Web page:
The other day, Eschaton pointed to an article by aimai (of No More Mr. Nice Guy blog) which uses the example of tipping in restaurants to explain the Republican mind, The Punishers Want To Run The Country or We Are All Tipped Waitstaff Now.
Just in case you missed it, the article was (well, is inspired by the correct phrase here? Perhaps reaction to is better, but that phrase fails to catch the brilliance of its creation) the screed of Fox Business Network's (asshole is definitely the correct word here, though his proper title is economic journalist, an abuse of the English language if ever there was one) Stuart Varney, who was asked about furloughed federal government employees, and just let his inner ghoul speak: "I want to punish these people."
Honest to God, Varney said that, live, on TV; you really should watch it, to see for yourself the truly reptilian psychopath lurking in Varney's bleak soul. No wonder Fox news viewers are exhibiting pathologies of cumulative brain damage.
After giving the extended excerpt that Varney excreted, aimai notes that
I think there is something new here or at least worth discussing. Varney's attitude towards the Federal Work force is the same attitude as (some) diners take when they are eating out in a fine restaurant and they fear that they don't have enough money or status to get good service--and they suspect that someone else is getting better service. They want to tip, and they want to use the tip to punish the worker for failing to give exceptional service to the important people (the diner himself).aiami's idea here is inspired by restauranteur Jay Porter's series of essays about what happened when he moved an entire restaurant from tipped wait staff to non tipped. To give you the brief synopsis (though I urge you to go read the entire article) Porter was surprised and amazed to find that there were certain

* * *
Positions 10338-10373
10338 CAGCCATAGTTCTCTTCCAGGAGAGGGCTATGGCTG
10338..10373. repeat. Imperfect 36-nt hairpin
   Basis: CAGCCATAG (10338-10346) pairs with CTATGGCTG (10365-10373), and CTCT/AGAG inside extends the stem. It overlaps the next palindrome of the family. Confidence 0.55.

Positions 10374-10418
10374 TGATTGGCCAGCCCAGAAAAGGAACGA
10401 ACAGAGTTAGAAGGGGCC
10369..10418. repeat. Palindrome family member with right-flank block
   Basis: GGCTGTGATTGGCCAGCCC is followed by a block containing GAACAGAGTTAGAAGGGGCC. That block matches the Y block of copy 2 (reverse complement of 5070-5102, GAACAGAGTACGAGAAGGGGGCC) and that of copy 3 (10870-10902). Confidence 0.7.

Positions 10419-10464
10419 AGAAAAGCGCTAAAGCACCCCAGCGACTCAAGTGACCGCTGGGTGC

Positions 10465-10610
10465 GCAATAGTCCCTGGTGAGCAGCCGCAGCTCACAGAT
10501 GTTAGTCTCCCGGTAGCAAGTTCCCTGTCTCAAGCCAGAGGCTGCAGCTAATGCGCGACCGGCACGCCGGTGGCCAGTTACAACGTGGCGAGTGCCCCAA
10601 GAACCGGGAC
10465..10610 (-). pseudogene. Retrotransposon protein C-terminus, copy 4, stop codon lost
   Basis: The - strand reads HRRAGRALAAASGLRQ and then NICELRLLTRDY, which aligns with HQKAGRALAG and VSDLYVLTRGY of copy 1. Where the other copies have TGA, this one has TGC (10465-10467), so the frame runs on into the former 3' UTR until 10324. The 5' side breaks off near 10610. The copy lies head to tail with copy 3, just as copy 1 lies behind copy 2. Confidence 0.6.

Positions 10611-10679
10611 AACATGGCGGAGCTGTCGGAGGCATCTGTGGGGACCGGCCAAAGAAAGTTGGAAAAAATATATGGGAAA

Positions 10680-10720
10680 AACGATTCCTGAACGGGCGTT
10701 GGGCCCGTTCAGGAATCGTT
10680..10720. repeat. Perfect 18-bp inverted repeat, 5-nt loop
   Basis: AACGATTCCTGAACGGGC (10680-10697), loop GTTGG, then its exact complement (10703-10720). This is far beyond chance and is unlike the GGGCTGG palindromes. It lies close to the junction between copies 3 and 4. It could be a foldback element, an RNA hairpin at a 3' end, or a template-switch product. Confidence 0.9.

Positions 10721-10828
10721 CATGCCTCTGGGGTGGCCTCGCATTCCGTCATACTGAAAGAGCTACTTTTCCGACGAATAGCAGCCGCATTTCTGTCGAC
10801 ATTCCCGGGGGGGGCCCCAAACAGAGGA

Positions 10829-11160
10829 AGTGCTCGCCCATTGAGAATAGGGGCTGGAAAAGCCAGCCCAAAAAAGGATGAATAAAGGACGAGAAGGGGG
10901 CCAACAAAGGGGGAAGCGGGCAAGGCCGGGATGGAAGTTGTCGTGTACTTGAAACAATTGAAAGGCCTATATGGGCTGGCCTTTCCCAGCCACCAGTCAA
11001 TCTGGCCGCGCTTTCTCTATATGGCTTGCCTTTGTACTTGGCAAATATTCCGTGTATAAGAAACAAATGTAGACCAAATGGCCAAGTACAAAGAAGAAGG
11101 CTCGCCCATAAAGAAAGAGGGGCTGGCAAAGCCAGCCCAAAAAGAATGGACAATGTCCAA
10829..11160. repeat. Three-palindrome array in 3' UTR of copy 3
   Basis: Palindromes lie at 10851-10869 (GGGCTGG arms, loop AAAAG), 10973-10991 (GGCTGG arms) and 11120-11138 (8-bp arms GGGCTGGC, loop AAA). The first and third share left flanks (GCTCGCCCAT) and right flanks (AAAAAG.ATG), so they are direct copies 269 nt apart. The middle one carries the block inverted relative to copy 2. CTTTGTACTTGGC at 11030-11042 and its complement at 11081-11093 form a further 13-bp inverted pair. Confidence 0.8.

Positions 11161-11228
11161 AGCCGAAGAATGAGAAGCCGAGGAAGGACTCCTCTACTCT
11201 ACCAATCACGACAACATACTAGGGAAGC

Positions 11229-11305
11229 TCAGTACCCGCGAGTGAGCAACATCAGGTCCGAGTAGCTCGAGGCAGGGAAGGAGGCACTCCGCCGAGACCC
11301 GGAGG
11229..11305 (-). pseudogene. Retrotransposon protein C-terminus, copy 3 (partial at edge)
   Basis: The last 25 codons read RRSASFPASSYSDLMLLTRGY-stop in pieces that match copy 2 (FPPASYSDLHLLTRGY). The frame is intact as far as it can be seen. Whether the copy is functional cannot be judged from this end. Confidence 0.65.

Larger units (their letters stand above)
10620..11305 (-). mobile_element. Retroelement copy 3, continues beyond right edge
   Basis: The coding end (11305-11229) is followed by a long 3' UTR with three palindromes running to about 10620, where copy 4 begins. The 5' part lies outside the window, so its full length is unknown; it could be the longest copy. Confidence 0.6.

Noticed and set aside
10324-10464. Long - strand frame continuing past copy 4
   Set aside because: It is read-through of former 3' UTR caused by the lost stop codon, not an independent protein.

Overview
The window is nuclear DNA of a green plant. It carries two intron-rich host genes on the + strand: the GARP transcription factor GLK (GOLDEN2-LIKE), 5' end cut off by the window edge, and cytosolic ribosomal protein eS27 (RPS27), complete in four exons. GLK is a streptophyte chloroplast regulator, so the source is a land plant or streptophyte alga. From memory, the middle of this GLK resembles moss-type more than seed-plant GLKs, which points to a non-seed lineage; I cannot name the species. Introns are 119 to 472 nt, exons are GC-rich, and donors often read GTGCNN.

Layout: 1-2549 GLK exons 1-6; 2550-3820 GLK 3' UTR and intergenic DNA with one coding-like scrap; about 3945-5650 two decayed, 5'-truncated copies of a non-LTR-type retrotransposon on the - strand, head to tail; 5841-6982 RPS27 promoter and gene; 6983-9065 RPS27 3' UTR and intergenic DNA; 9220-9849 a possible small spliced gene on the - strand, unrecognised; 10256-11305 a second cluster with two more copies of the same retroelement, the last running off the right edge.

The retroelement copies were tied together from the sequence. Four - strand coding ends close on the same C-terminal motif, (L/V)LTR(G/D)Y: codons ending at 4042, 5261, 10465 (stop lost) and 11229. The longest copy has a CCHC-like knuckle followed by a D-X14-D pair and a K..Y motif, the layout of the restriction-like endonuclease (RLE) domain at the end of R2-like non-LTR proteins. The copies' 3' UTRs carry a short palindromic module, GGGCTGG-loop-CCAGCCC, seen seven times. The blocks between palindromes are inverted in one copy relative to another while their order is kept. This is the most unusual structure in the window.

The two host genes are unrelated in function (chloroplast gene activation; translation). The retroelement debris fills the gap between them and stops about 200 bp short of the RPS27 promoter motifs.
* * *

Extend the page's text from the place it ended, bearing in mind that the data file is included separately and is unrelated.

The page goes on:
Now, if you have read Thorstein Veblen's The Theory of the Leisure Class, you will immediately recognize that what this unsuspecting restauranteur had run up against was a classic example of "the predatory temperament... which have to do with ownership... and the subsidiary functions concerned with acquisition and accumulation" (which Veblen discusses in Chapter Nine - The Conservation of Archaic Traits.
But since most people have not read Veblen, perhaps aimai's explanation is better suited for today:
The Republican Party at this point in time is entirely made up of Punishers who think they are entitled to treat the government--and especially the government of Barack Obama--as waiters who need to be shown their place. This should surprise no one. At heart the entire Republican Party is made up of winners and losers and they are united in just one thing: they think that money is the only way to tell who is who. If you have money, you use that to distinguish yourself from the losers and to demonstrate your superiority by punishing them further. If you are a loser--a worker, for example, or have no health insurance (say) your job as a Republican is to take your status as a given, accept it, and turn around and get your jollies kicking someone else farther down the line....UPDATE: Massive thanks to psnyder in the first few comments, who posted the little video of Mitt "Rmoney" saying "I like to fire people."
Again, if you have read Veblen, you immediately recognize that what aimai is describing here are the barbaric traits of the Leisure class (I prefer using the term predator class, as discussed by Jon Larson at Real Economics) as that predator class imposes its preferred norm of social hierarchy on a society in which fraud, deceit, and force are the means to "success." And, of course, the predator class rises to the top of the economic and social hierarchies exactly because the predator class is most adept at fraud, deceit, and force.